Curdle-Free Tomato Crab Bisque

Tomato bisque

Ask Chef Phyllis:

I live along the coast of Maryland, and by June our waters are filled with all kinds of seafood. Of course, soft-shell crabs are the seasonal prize, and we enjoy them often. But I use blue rather than soft-shell crabs for soups and chowders too. Is there any difference between chowders and bisques that I should know about? Last year I made a Tomato Crab Bisque at home, after we first enjoyed it at a famous Hilton Head Island restaurant. Mine tasted pretty good, but it curdled and looked awful. Can you help with a foolproof recipe?
—Rita Seger from Manokin, Maryland

The soft-shell crab season traditionally begins after the first full moon in May and extends through September. And what we call soft-shell crabs are actually blue crabs that have molted and harvested before the new shell sets, a process that takes about 3 hours.

Your question about bisques and chowders is a common one. Bisque, from the French, means twice cooked (since it is). The word chowder derives from the French word for cauldron, chaudron, the cooking vessel fishermen used aboard ship. Both have similar ingredients, and both are considered soups. The difference? Chowders are usually chunky soups, while bisques have a smoother texture, as most of us know from the famous lobster bisque.

Down to business—what makes tomato bisque curdle in the first place? The cream and tomato don’t always mix well, thus curdling and ruining the appearance of the dish. To avoid this, remember these words: Red into white is the rule.

An experienced cook will always temper the liquids as an extra measure. Tempering is achieved by adding some of the hot tomato liquid into all the warmed cream before adding the cream to the whole pot. It’s very tempting to eliminate this step and just pour the cream or milk directly into the hot tomato base. But doing so will curdle the cream every time because the acidic tomato is a hostile environment for the delicate cream. I hope this explanation helps.

Tomato Crab Bisque

This recipe serves 6–8 as a main entrée, or 12 as an appetizer.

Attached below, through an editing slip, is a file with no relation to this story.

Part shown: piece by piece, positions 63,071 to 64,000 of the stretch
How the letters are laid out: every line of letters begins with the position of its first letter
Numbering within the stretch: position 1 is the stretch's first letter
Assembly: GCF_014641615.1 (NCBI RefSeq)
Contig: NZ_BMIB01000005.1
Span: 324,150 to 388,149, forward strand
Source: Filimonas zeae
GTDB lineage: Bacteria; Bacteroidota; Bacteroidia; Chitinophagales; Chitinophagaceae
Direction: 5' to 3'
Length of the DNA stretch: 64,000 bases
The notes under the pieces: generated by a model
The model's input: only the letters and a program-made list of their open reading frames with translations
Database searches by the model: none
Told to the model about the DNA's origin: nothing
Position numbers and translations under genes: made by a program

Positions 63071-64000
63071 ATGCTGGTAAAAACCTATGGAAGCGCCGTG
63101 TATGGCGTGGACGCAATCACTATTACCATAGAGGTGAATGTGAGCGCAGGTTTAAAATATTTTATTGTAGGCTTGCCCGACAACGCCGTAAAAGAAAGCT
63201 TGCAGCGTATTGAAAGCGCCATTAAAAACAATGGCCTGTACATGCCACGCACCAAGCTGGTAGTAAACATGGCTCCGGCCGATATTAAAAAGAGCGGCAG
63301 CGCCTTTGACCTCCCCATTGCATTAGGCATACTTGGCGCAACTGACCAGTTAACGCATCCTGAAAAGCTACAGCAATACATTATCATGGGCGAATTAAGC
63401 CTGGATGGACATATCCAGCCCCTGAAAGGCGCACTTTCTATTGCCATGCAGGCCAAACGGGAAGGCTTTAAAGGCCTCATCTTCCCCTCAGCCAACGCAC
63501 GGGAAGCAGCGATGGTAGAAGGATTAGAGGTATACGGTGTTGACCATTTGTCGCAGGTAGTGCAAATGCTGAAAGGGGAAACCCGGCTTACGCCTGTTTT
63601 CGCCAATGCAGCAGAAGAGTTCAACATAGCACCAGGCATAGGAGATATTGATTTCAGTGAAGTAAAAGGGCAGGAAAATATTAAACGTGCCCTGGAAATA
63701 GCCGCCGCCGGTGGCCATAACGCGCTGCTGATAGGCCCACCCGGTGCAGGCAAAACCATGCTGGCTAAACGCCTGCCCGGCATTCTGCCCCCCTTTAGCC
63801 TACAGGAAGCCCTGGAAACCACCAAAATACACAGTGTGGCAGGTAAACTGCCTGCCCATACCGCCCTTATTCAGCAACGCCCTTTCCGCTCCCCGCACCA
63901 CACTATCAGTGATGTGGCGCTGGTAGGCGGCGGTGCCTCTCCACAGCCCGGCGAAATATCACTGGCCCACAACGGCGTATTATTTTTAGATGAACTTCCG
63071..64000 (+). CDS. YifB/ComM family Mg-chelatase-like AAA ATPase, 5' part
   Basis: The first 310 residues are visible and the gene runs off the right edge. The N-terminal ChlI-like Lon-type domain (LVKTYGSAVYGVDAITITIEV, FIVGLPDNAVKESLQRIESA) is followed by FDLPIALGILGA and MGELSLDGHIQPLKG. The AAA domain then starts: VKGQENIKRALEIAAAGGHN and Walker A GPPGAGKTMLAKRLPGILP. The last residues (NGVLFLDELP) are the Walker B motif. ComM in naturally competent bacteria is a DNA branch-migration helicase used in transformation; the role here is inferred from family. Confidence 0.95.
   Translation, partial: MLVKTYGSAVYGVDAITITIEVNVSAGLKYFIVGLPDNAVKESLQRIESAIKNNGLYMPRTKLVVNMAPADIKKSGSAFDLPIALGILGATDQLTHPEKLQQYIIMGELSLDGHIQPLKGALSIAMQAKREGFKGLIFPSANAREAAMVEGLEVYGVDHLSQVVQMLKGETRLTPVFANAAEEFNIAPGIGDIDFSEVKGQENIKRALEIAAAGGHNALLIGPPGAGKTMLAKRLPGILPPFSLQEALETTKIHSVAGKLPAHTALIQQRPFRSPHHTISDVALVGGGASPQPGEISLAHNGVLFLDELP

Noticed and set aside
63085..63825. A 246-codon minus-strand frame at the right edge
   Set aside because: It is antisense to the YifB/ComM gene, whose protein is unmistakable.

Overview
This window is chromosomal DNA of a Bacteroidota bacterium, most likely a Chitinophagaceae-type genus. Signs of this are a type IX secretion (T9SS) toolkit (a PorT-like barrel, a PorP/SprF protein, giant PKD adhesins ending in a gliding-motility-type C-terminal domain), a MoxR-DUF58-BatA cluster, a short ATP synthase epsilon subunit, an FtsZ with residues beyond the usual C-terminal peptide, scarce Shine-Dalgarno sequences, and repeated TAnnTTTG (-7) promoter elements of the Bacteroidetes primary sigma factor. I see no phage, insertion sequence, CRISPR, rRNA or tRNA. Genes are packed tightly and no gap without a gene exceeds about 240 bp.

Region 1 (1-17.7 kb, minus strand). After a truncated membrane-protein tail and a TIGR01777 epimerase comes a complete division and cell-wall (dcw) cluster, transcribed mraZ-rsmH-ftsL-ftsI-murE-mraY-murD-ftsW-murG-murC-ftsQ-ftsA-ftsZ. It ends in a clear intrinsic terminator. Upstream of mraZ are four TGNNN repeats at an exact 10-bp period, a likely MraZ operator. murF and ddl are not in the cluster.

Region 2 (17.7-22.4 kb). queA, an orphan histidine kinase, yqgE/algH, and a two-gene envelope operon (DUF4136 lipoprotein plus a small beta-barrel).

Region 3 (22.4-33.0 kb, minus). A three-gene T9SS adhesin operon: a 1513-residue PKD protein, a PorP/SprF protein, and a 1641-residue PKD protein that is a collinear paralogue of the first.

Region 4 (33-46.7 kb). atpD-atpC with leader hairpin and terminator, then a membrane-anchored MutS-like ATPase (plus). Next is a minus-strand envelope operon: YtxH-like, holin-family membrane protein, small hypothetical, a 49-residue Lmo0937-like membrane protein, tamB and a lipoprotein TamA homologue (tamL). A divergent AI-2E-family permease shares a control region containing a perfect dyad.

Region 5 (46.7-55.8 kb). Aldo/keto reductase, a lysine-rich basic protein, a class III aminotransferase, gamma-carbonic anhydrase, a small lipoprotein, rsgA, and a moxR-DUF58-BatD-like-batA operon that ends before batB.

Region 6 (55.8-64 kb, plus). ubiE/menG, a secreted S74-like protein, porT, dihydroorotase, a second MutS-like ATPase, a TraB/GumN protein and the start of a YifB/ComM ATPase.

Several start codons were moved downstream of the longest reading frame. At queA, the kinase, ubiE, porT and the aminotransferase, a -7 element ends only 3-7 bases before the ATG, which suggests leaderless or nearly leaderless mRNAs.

Ingredients
3 tablespoons butter
⅓ cup olive oil
1 large onion, finely minced
1 clove garlic, minced
2 tablespoons arrowroot or quinoa flakes
2 fresh Roma plum tomatoes, peeled, minced, and drained (about ½ cup)
1 (28 oz.) can fire-roasted organic tomato puree
2 cups seafood or vegetable stock (or you may substitute 2 cups bottled clam juice)
½ cup sherry or dry white wine
10 oz. fresh crab meat (reserve some chunks for garnishing)
2 teaspoons Old Bay seasoning
½ teaspoon each sea salt and black pepper
¼ teaspoon thyme
2  cups whipping cream (or substitute whole milk with 3 tablespoons added butter; a higher fat content yields better results)
Parsley, for garnish

Instructions

  1. Combine butter and olive oil in a large pot set over high heat. Add minced onion and garlic. Stir 5 minutes, until the onions are transparent, then stir in the arrowroot or quinoa flakes.
  2. Add fresh tomatoes, canned tomato puree, stock or clam juice, and wine. Place the fresh crab meat in the pot (reserve a small amount), breaking it up slightly. Add Old Bay seasoning, salt, pepper, and thyme.
  3. Reduce heat to medium-low. Cook for 15 minutes, stirring often. At this point, if you want very smooth bisque, use an immersion blender to reach the desired consistency.
  4. Remove 1 cup of hot tomato liquid to a bowl and set aside. In a small pot, heat whipping cream to a simmer. Drop in the reserved crab meat chunks to cook them. Add the reserved tomato liquid to the cream and crab, stirring well. Remember…red into white!
  5. Remove the large pot from heat. Pour tomato-cream mixture back into the bisque pot. Stir carefully.
  6. Ladle the bisque into bowls and garnish with the chopped parsley. Serve immediately. To reheat, gently bring bisque to a simmer—for best results, never boil.

Chef Phyllis


AUTHOR’S NOTE

To choose your organically grown and fresh ingredients wisely, use the following criteria:

  • chemical- and hormone-free meat
  • wild-caught fish
  • pasture-raised, organic eggs
  • whole, unrefined grains
  • virgin, unrefined, first-press organic oils
  • whole-food, unrefined sweeteners
  • pure, clean, spring water
  • sea salt
  • raw and/or cultured milk and cream products

Creative Commons photo by Steven Depolo

 

Phyllis Quinn

Phyllis Quinn is a chef, food writer, and founder of Udderly Cultured, a class that teaches how to make homemade fresh mozzarella, butter, yogurt, cottage cheese, and other cultured products. Private lessons are available. For a reservation, call Phyllis at 970-221-5556 or email her at [email protected] Rediscover nearly lost cooking methods and get one-of-a-kind recipes in her books The Slow Cook Gourmet and Udderly Cultured: The Art of Milk Fermentation.

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